As for me, being a person who comes from the West, it is a return journey, for this reason I chose Return to the West as the title. A return similar to that of Ulysses, in some ways: slow, full of encounters, adventures, unexpected events that can only transform and prepare you for the final “mission”, whatever it may be. The idea came when I was in Kos, Greece, working as a massage therapist in a 5-star spa. Fed up with so much falsehood, with how I was treated and with the methods used with customers, already sure to quit the job, during a massage I saw the light: what if I went to Japan taking a trip back to the West and stopping to learn as much as possible? So I dropped everything and decided to leave: open-hearted, with a flexible program, letting “destiny” choose for me the times and the ways, the goals and the meetings, confident that they will be the right ones for me.

The planning of the journey

We shall not cease from exploration, and the end of all our exploring will be to arrive where we started and know the place for the first time.”

T. S. Eliot

Travel arrangements

Although romance is beautiful, you also need to know how to keep your feet on the ground and have organizational skills. Being my budget limited, I relied on platforms like Couchsurfing and Workaway: the first allows you to be hosted by local people and live with them for a few days, for free, the second puts you in connection with realities that offer accommodation (sometimes even food) in exchange for simple jobs: so, I will collaborate with the Mickey House Cafe in Tokyo. A place where the Japanese can meet native speakers of other nations and thus improve the languages they are studying (English, Italian, Spanish, French, etc). In exchange for a few hours of chat a day, for 5 days a week, I am provided with free accommodation. It’s a great way to meet people, relate to their culture and make real intercultural exchanges, as well as to create friendships. Moreover, who better than a Japanese can know where to learn spirituality, martial arts and holistic techniques from true masters?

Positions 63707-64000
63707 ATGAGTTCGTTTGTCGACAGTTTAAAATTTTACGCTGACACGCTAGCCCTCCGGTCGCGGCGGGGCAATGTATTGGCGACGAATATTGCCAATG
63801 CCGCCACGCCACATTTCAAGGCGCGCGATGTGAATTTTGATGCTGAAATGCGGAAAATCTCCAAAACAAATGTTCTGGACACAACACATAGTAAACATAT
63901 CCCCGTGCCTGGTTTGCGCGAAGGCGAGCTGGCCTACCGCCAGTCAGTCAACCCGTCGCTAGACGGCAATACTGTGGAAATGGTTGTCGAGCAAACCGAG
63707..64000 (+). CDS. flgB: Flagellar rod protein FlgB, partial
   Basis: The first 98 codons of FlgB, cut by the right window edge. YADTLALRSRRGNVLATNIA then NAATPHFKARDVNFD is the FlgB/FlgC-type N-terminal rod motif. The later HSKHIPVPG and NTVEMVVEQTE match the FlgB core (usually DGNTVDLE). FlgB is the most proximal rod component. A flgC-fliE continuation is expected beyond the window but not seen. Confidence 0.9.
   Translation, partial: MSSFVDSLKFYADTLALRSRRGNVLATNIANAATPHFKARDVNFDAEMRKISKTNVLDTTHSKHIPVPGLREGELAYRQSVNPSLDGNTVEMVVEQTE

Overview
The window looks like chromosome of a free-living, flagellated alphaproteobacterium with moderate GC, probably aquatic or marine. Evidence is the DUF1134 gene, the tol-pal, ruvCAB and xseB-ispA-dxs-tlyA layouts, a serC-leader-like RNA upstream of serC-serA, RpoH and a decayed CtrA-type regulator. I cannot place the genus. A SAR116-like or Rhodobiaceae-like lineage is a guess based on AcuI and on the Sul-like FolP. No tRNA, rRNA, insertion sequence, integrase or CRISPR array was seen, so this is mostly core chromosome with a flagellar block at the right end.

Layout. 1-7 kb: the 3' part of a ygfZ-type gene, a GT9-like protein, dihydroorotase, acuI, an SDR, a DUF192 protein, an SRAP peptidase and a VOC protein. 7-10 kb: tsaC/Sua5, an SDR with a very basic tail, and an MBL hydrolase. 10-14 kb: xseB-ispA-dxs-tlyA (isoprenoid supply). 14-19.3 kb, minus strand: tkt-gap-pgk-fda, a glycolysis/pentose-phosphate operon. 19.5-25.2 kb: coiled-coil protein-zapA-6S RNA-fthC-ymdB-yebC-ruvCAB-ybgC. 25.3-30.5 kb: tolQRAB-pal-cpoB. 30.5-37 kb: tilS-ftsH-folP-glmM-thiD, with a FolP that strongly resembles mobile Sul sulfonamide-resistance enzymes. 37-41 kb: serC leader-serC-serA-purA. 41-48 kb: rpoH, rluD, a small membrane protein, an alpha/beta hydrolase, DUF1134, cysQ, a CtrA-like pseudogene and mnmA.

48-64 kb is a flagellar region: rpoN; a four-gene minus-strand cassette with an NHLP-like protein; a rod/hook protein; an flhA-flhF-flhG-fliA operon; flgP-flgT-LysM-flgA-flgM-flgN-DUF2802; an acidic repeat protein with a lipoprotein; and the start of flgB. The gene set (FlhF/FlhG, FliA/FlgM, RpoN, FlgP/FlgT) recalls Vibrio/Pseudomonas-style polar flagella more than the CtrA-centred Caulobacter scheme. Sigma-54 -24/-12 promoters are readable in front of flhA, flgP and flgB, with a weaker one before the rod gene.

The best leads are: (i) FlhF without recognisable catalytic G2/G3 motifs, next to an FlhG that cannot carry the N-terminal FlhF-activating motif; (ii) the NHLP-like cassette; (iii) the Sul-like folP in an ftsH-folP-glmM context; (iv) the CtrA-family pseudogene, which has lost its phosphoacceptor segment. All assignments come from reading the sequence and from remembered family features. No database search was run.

The second mode concerns being in the monasteries, in the spiritual and religious communities of the place. I have already contacted several Zen Soto monasteries that provide hospitality to foreigners and allow them to live a kind of short monastic experience, to receive teachings (in English), to practice Zazen and some of the arts related to the Zen tradition. I’m waiting for answers but being this during the second part of my time in Japan, I’m not in a hurry. Unfortunately, the monasteries in Japan do not accept work in exchange for hospitality and always ask for money, some more, some less. Some, being now a fashion custom, even ask for 80-100 € a day! Fortunately, thanks to various friends, I found channels to contact serious and less attached to the money monasteries.

The third mode is working to get some money. The only problem is that many countries are quite strict on the issue of working visas and permits for foreigners (Japan is one of these). So this possibility will not be applicable anywhere. There are poorer countries, like Vietnam, the Philippines, Cambodia, etc. in which there is a great need for English teachers even non-native speakers: in that case, it will be easier to obtain work permits to fund my ambitious project. There is always the possibility of doing some massage in private or doing some yoga lessons under the table, but it is always a risk doing these things in a foreign country with a mentality very different from ours.

Finally, the last mode is simply travelling. It will be not convenient to stop for a long time in every country and in some of them, I will just explore them by passing by. Always with the same philosophy of seeking spiritual places, masters, learning techniques and disciplines. In all this, there will also be moments of leisure, fun, a mere cultural or playful exchange: we are human beings! This section of the blog created specifically, apart from talking about spiritual and holistic elements, will therefore also deal with naturalistic, cultural, social and playful elements.